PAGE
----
WWE Survivor Series 2012 Matches: How WWE Ruined Their Best Moment of 2012

Allan BrulettCorrespondent IINovember 17, 2012

MEMPHIS, TN - MAY 13:  Professional wrestler Jerry 'The King' Lawler address the fans prior to to Game Seven of the Western Conference Quarterfinals in the 2012 NBA Playoffs between the Memphis Grizzlies and the Los Angeles Clippers at FedExForum on May 13, 2012 in Memphis, Tennessee.  NOTE TO USER: User expressly acknowledges and agrees that, by downloading and or using this photograph, User is consenting to the terms and conditions of the Getty Images License Agreement  (Photo by Kevin C. Cox/Getty Images)
Kevin C. Cox/Getty Images

On Sept. 10 of this year, Jerry "The King" Lawler suffered an on-air heart attack.  A real one, not a work.  

Jerry was clinically dead for 10 minutes.

This week, the living legend Jerry Lawler, one of the most genuinely beloved men in wrestling, made his return to the ring:



Some of my favorite moments in wrestling have been the real ones.   Roddy Piper's first retirement. The tribute RAWs for Eddie Guerrero and Owen Hart.  Hulk Hogan's stunned emotion at the ovation he received in Chicago after his face turn at Wrestlemania X8.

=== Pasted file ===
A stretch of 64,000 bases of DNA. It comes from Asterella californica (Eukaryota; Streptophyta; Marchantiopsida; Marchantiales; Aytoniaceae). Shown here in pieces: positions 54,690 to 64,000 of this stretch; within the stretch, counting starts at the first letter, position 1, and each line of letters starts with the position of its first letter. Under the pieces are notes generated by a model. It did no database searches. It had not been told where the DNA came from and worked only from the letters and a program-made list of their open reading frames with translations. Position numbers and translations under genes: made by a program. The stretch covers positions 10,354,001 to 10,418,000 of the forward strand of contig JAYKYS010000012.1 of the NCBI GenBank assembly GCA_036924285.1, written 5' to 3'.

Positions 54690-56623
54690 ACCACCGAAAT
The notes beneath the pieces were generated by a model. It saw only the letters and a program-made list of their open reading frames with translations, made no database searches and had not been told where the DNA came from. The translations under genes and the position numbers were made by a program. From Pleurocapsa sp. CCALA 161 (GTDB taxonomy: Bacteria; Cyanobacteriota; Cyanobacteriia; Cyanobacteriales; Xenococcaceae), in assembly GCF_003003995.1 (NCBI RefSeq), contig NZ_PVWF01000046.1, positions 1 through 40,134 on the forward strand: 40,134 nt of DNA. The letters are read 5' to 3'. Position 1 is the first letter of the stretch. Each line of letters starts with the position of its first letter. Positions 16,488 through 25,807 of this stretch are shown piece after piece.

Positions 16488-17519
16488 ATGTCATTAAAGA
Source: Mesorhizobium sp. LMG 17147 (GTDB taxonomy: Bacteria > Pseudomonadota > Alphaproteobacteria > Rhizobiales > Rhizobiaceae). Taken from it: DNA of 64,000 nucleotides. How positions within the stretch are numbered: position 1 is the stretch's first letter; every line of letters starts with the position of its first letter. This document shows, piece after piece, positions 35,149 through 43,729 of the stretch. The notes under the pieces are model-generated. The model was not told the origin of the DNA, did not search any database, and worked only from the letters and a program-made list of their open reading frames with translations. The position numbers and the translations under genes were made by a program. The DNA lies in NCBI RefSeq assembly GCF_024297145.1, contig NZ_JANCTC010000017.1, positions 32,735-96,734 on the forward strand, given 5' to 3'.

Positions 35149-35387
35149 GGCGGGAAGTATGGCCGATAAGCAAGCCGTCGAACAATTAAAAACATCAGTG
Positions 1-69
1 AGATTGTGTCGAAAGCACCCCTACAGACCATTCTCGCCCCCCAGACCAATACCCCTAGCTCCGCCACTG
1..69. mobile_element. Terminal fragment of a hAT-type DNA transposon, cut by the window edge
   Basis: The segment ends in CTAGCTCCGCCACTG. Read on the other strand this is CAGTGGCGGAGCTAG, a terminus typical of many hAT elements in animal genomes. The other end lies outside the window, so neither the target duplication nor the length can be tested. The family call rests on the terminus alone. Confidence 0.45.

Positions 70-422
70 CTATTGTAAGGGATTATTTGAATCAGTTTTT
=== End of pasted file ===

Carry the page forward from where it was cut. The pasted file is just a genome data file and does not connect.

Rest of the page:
Lawler's return from an actual, legitimate, real-life on-air heart attack was extraordinary.  Jim Ross's emotion.  Michael Cole's wet eyes.  It was warm. It was true.  It was a genuine human moment in the caricatured world of professional wrestling. 

And WWE ruined it.

Having Lawler interrupted was...okay, I guess.   I understand not being able to resist passing up the incredible (cheap) heat.  I do.   

But having Heyman fake a heart attack?

C'mon, Vince.   When people start thinking, "Man, that's tasteless for wrestling," you know it's bad.   

I'm not really interested in Survivor Series anymore.  I kinda was, but now I just have a bad taste in my mouth.  And that's hard, with wrestling.   I've seen a lot.   But they had a chance to give the longtime fans (especially those of us with a soft spot for The King) one genuine, emotional, true thing, and they had to wreck it with the usual clownish ridiculousness. 

Our loss.  

And theirs.